How To Find Your Dominant Eye

Dominant Eye Test

Example of a quick test to find your dominant eye.

Your dominant eye is the one your brain favors when it process visual input. Most people instinctively use their dominant eye when looking through a telescope, aiming a weapon or looking through a camera’s viewfinder.

If you’re not sure which eye is dominate, here’s a simple test:

  1. Extend your arms in front of you with your palms facing away.
  2. Bring your hands together, forming a small hole by crossing the thumbs and fore fingers.
  3. Choose a small object about 15-20 feet away from you. With both eyes open, focus on the object as you look through the small hole.
  4. Close one eye and then the other. When you close one eye, the object will be stationary. When you close the other eye, the object should disappear from the hole or jump to one side.
  5. If the object does not move when you cover one eye, then that eye is dominant. The eye that sees the object and does not move is the dominant eye.

It’s estimated that 80% of the world’s population is right eye dominant. Contrary to popular belief, eye dominance doesn’t always correlate with hand dominance.

Are “Old Eyes” Inevitable?

What are “old eyes”?

The technical term for “old eyes” is presbyopia. Most people know it as an almost sudden struggle to read resulting in squinting that then necessitates the use of reading glasses. Other symptoms include eyestrain, headaches and fatigue from up-close work. For most people, presbyopia strikes sometime after age 40.

What’s really happening when presbyopia occurs is that eyes are losing their flexibility due to a change in the lens’ proteins in addition to loss of elasticity in muscles surrounding the eyes. These age-related occurrences make focusing on close objects more difficult.

Can “old eyes” be reversed?

Up until rather recently, corrective lenses were the only solution once “old eyes” hit. However, researchers at UC Berkley and Tel-Aviv University have “found some evidence that eye exercises may be albe to help presbyopes improve their vision appreciably.” What’s interesting is that this study showed that exercising the brain, not the eyes, provided the improvement. They think this happened by the brain’s improvement to interpret blurry images rather than any change in the eye itself. More research needs done before knowing for sure if “brain exercises” might be able to provide improvement for presbyopia.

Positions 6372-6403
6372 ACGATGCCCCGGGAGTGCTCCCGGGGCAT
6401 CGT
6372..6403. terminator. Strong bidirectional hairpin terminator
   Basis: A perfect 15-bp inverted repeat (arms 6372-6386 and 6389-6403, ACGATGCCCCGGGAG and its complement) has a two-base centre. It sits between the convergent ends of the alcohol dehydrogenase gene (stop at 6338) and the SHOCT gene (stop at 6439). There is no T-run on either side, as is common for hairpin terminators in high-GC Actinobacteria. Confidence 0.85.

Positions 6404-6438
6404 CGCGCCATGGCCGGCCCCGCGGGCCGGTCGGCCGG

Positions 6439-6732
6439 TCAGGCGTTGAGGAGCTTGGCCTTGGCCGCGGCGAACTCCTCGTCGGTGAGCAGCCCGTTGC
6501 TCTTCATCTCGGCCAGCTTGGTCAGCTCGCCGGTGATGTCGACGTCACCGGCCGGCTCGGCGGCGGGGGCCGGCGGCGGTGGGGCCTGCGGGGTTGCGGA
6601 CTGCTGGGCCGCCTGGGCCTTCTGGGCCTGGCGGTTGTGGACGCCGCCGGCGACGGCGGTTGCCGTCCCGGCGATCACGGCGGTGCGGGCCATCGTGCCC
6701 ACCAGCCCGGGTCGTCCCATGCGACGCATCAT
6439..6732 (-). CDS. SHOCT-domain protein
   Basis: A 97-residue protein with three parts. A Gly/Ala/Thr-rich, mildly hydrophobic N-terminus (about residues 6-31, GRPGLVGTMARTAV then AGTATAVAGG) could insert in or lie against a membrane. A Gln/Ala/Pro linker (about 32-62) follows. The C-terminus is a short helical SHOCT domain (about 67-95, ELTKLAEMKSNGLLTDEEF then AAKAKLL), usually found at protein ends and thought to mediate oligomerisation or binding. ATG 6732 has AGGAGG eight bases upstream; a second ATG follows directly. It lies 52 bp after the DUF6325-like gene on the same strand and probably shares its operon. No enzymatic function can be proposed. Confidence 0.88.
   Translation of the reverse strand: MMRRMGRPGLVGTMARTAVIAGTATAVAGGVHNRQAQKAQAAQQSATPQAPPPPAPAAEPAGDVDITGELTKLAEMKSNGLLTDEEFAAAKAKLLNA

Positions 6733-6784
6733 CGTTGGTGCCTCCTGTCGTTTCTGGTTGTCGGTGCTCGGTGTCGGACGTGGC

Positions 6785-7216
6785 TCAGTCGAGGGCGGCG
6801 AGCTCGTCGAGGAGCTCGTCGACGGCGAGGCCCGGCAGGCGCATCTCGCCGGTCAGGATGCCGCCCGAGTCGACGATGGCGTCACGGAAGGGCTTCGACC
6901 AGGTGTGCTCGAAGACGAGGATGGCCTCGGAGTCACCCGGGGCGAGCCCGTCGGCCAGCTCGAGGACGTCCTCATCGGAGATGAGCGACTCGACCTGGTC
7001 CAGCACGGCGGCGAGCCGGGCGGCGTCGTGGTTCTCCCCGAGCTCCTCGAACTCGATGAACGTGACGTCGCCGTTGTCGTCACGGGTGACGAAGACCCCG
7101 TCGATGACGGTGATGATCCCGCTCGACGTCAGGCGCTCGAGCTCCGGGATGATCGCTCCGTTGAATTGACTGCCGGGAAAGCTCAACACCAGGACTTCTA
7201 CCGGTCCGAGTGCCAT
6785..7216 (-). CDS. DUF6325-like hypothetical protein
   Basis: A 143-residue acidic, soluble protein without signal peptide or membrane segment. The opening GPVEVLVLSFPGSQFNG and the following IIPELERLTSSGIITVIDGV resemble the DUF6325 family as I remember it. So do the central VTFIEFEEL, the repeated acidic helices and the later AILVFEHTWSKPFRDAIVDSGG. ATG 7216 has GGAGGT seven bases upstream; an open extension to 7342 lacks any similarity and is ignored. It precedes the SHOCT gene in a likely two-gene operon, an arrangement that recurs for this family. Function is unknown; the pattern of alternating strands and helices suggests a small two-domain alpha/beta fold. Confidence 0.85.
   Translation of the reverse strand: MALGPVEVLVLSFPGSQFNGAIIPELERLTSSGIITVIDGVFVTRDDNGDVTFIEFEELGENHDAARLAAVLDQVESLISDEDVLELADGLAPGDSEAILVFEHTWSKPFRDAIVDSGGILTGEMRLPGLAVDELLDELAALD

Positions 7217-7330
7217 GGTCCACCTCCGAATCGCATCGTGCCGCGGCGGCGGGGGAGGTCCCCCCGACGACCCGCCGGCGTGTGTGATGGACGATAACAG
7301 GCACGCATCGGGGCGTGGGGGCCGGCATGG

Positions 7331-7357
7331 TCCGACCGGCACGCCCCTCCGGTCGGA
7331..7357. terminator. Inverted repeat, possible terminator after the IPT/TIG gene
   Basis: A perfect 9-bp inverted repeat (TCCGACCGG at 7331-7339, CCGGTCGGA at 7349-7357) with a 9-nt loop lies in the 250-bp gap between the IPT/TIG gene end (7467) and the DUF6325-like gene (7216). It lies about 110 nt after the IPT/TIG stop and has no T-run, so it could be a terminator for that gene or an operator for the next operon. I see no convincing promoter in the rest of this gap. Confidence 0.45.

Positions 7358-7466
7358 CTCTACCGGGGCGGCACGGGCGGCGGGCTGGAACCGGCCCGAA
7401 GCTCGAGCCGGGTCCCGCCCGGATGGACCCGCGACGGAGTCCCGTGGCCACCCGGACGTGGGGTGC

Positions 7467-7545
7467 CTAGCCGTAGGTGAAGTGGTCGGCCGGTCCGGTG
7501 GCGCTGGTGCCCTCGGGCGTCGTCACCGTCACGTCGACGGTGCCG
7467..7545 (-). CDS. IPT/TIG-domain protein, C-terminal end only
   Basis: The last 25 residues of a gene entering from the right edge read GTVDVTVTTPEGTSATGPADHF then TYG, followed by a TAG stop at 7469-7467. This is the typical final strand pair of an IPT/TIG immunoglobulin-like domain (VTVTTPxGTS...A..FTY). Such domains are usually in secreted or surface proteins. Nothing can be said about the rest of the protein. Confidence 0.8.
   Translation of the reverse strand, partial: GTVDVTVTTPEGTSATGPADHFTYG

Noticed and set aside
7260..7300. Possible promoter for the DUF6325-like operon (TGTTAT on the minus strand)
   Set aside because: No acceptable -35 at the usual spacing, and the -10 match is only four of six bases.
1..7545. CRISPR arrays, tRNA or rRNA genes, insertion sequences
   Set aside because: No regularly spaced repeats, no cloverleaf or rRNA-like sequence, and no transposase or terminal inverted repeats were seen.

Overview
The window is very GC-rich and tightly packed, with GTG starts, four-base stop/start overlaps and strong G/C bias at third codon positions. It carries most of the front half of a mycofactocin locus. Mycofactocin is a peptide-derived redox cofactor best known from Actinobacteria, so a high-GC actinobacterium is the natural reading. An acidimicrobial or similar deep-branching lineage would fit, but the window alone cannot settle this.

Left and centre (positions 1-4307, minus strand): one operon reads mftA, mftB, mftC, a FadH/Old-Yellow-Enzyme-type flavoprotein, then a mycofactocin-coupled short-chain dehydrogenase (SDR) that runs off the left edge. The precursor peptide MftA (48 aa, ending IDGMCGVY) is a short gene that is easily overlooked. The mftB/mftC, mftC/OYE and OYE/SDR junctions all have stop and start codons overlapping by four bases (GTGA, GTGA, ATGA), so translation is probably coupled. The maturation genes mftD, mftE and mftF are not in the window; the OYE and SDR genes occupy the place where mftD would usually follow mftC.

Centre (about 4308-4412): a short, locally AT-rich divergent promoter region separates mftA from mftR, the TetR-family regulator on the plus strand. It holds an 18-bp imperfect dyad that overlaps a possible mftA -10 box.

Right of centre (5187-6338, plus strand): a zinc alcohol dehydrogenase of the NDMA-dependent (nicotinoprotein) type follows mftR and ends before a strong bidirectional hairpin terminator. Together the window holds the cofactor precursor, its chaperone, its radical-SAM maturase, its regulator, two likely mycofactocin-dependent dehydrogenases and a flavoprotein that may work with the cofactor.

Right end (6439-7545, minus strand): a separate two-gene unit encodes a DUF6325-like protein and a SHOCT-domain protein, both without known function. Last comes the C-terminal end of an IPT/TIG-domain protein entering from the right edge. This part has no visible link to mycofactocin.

For now, unfortunately, presbyopia is not reversible in any form.

Can “old eyes” be prevented?

Also unfortunately, presbyopia cannot be completely prevented either. However, experts say that it can be postponed, and its severity lessened. Here’s how:

  1. Visit your optometrist regularly, and have any farsightedness corrected. Uncorrected farsightedness can cause presbyiopa to set in sooner that it would otherwise.
  2. Avoid up-close work for long-periods of time. Up-close work tires the eye muscles, and tired eye muscles make correcting presbyiopia more difficult.
  3. Protect your eyes from sunlight. This means staying out of direct sunlight, or, if you are in the sun, wearing UV sunglasses to protect your eyes.
  4. Eat a healthy diet. In addition to a well-balanced diet, there are also certain foods as well as vitamins that can help keep eyes healthier over your lifetime.
  5. Take special consideration when working with a computer, especially when working with it all day long. Those who work with a computer most of the day have increased problems caused by this up-close work.

Stay tuned for an upcoming article titled “Putting Your Eyes On A Diet” where we look at what elements of a healthy diet contribute to healthier eyes over your lifetime.

Related Reading

Check out these articles related to the topics discussed above to help you postpone the onset of “old eyes.”

12 Eye Care Tips for National Eye Care Month

How Does Computer Use Affect Children’s Vision?

Exercising Your Eyes

A Lesson from Anderson Cooper – Your Eyes CAN Get Sunburned